1917 Tonaharp (Modified) Hawaiian Guitar

The Tonaharp exists in two versions and both were intended for the Hawaiian, lap-slide player. This is the first version and in its original form -- with 17 strings spread-out in "chord banks" -- it was, to put it mildly, inconvenient for the average musician to use. So, after shoring-up the damaged bits on this one, I decided to make use of its current condition (down one tuner which was broken) and made it into a double-neck Hawaiian guitar -- or, rather, more like a double-neck Hawaiian mandolin, as each bank of strings is four-course and doubled.

The "bass" side uses octave mandolin strings (46w-14) and I've tuned it either EBEB low to high or GDGB and the "treble" side uses mandolin strings (32w-9) and I've tuned it either CGCG or DADF#. An enterprising player can figure out just about any format or stringing depending on how he or she slots the nut and saddle, but I liked the simplification of this instrument into two "necks."

Construction-wise, it's basically like a ladder-braced guitar but without a waist. It has a thin, mandola/octave mandolin depth and there's a giant support beam that runs from the neck block to the endblock inside (to counteract all that tension). It has a 22" scale and the neck is actually straight, so someone of a crazy mind could, theoretically, modify it to be used "Spanish" style, but the neck itself is pretty giant and wouldn't lend itself to regular, fretted play.

I'm pretty sure that this was made by Regal or Lyon & Healy for the sellers who hocked this instrument (Boswell and Wilber in Schenectady, NY), as the construction details, materials, purfling choices, and whatnot are close to instruments made/sold by those brands at the time -- and Regal often made for Lyon & Healy, too, to confuse matters. Failing that, I would expect it to have been made by Harmony -- all in Chicago.

My repairs included regluing the headstock seams at the top (where they'd come loose), a new rosewood nut (to replace an original which also had "wings" but was damaged and shorter), modification of the bridge, replacement of a big section of binding on the top, various crack and seam repairs to the sides and back, and whatever other minor stuff needed doing.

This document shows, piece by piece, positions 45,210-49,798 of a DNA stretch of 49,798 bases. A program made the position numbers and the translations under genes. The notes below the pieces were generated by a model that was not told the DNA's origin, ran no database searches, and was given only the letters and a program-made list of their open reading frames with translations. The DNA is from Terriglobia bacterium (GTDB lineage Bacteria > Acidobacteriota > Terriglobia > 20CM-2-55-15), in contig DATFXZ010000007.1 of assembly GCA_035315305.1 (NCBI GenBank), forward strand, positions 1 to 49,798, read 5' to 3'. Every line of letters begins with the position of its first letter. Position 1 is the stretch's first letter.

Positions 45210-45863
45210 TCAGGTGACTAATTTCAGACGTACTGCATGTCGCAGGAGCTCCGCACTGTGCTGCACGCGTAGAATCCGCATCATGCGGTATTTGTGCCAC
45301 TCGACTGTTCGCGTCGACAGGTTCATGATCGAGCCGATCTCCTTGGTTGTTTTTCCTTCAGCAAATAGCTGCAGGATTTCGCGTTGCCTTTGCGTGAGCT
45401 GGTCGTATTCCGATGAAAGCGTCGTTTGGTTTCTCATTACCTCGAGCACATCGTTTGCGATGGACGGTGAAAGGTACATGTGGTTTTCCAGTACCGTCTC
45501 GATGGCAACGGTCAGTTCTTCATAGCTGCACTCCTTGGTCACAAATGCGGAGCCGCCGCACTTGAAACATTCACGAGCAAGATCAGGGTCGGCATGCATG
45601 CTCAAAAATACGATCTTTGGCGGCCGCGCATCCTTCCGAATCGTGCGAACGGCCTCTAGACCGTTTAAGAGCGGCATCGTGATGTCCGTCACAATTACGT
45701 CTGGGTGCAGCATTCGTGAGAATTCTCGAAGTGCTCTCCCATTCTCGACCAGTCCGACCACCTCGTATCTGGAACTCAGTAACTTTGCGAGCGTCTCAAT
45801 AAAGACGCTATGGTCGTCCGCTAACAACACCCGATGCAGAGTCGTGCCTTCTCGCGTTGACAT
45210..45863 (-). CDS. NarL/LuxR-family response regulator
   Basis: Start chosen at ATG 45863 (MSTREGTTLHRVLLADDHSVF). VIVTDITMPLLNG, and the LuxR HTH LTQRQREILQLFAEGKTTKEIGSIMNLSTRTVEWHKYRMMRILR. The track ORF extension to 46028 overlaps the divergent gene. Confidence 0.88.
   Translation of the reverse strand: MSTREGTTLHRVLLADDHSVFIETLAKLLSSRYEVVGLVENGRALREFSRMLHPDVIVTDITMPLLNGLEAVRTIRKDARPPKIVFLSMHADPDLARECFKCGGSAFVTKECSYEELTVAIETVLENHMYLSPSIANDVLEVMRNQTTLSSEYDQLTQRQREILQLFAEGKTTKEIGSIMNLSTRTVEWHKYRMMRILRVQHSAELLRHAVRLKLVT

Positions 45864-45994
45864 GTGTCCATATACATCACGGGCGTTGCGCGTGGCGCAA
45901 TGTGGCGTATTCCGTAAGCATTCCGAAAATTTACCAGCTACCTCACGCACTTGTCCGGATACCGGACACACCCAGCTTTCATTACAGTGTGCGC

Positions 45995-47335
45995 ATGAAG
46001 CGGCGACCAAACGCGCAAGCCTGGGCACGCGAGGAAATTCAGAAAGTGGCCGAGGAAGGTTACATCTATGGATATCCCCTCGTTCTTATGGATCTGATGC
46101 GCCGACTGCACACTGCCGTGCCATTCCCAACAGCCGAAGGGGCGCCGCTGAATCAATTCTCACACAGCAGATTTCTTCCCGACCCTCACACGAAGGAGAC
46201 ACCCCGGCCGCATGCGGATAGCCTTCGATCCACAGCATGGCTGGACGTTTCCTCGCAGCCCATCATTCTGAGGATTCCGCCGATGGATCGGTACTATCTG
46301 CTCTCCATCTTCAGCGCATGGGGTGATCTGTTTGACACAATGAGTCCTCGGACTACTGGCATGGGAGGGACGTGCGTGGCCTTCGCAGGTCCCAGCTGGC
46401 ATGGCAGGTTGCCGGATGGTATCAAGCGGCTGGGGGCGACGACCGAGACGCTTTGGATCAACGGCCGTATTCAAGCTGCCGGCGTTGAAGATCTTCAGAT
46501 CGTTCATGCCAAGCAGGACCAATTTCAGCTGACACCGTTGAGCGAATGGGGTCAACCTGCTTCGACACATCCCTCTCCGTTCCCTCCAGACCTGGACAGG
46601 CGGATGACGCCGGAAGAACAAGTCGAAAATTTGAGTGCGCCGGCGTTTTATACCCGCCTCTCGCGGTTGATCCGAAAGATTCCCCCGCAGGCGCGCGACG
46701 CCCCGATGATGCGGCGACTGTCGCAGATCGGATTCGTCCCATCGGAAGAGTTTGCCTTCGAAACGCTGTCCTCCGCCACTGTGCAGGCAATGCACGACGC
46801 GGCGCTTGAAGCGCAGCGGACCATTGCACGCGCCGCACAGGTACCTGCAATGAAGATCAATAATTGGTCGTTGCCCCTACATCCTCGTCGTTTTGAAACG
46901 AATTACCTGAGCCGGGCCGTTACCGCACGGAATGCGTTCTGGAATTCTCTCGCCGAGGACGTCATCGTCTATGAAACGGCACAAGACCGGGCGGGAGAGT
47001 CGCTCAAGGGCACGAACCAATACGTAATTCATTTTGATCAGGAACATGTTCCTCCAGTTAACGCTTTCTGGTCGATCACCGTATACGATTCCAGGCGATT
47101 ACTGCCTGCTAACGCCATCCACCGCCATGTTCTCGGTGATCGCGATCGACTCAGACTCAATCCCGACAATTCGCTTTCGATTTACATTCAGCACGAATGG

The original bridge is ebonized maple and I re-ebonized the top edge after modifying it for the new stringing.

Three modified mandolin tailpiece secure the strings and I've added muting-foam to cut down on random overtones.

The top is solid spruce while the back and sides are solid birch painted in a "faux rosewood" look.

This section on the treble top-edge has replacement binding and some fill to make-up for mucked-up purfling.

The neck looks like it was reglued in the past ( a good job). You can see a little "pucker" in the side, here, which has been shored-up via filling/gluing it. There's also a tiny nail (hee hee) next to the heel that doesn't do anything structurally (I pulled it out to see), but I put it back in because I thought it was funny.

There's a longer, more-ugly "pucker" over here that has been addressed in the same way. They're both stable.

There are three hairline cracks on the back "lower bout" and all are glued and good to go.